Yesterday morning we drove to Cannon Beach to pick up our mail. We had not gone anywhere other than walking the beach for over 12 days (the last time Gary picked up the mail), but we had spent a ridiculous amount of time looking at used CDs (Gary) and bidding on scraps of kimono silk (me). The USPS does not do home delivery in our area. We had ordered a couple of books (eh-hem!) and warned the post office we would not be in for a while. I carried a huge bag out to the car.
It had been 16 days since we spent time in public, and even then I did not hug my Scrabble partner. I was already taking precautions.
When my mother spent the months between Memorial Day and Labor Day at the beach as a child, she did not actually live here. But my grandfather did live here and only here at least since the 40s. My husband and I moved to my grandfather’s house when my grandmother left it to me in 1979. We have lived here since.
During the 2015-16 flu season, I sat across from students in the high school library who had the flu and even secondary infections without getting sick. I’d had my flu shot.
The following year, same thing.
I caught a cold in 2019, but not the flu. I was not careful, but I got my shot.
No grocery store delivers to my community, but I’ve always kept my pantry stocked. I have baked bread and cake and pies. We’ve had freshly made corn tortillas and enchilades, chili and pasta. Yesterday we had pasta with homemade pesto from the freezer. But the wine ran out, the milk was gone. Plenty of dried fruit on the shelf but no fresh or frozen fruit. I was down to three eggs. It was time to venture out.
We planned so very carefully.
Recycling, post office, local grocery store, and home in an hour. I was a wreck before we left, did not sleep most of the night before, and then ached all over from stress. A family member did not return our call the night before and I fretted about that too. I recognize my reaction is overblown. There is too much time and not enough focus.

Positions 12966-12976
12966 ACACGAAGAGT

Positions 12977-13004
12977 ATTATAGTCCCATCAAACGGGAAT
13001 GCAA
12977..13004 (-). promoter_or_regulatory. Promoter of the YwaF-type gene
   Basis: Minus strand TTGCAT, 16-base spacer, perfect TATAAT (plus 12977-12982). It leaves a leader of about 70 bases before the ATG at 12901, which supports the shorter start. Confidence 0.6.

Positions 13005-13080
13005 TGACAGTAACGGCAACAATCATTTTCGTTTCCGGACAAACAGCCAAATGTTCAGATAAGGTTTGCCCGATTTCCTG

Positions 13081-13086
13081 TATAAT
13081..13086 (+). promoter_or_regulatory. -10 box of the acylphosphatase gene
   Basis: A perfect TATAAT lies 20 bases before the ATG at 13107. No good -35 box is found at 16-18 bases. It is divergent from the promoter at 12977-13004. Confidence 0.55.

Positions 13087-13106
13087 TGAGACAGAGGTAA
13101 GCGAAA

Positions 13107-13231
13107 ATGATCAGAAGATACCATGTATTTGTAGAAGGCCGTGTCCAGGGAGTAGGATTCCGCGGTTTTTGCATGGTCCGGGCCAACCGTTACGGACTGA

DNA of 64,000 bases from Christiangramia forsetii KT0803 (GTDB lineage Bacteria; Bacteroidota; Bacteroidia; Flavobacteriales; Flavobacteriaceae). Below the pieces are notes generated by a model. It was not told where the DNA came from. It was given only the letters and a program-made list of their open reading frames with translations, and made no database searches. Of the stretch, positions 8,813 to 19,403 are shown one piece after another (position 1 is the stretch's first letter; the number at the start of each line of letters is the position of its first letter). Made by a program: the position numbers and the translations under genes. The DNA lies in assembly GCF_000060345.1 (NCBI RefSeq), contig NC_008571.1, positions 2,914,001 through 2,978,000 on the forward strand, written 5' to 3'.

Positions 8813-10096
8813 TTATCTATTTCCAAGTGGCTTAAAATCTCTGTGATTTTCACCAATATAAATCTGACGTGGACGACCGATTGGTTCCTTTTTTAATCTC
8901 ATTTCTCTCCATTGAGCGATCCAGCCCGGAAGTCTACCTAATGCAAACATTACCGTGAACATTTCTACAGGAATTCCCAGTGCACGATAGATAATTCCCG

Yesterday, I touched with only my hands and distanced myself the required 6 feet in the post office. Gary opened the door to the car and I placed the mail in the back seat. He squeezed Purell into my palm so I could clean my hands before I touched anything else. We did the same routine at the grocery store. I put milk, eggs, yogurt, oranges, oil, ww flour, and wine in the back of the car, cleansed my hands before getting in, and placed milk in the fridge. We spread the mail out in the garage, Paper packets will be okay to open tomorrow. Plastic shipping bags will take longer. I stripped before entering the house and scrubbed my hands, took a shower and washed my hair. We will not touch the groceries for three days to allow any virus to die. Just in case. It’s all just in case.
We are maybe obsessive. We are cautious. We are at risk due only to age. We remember the HIV epidemic—the deaths of people we cared about—all too well. We have neighbors with several risk factors, and rentals still holding tourists. No one wants to get sick, but yes, it could happen to any of us. It could happen to either one of us. And we need one another.
It’s been a saying between us for fifty years:
You need to take care of yourself, we say, because you have to last a long time.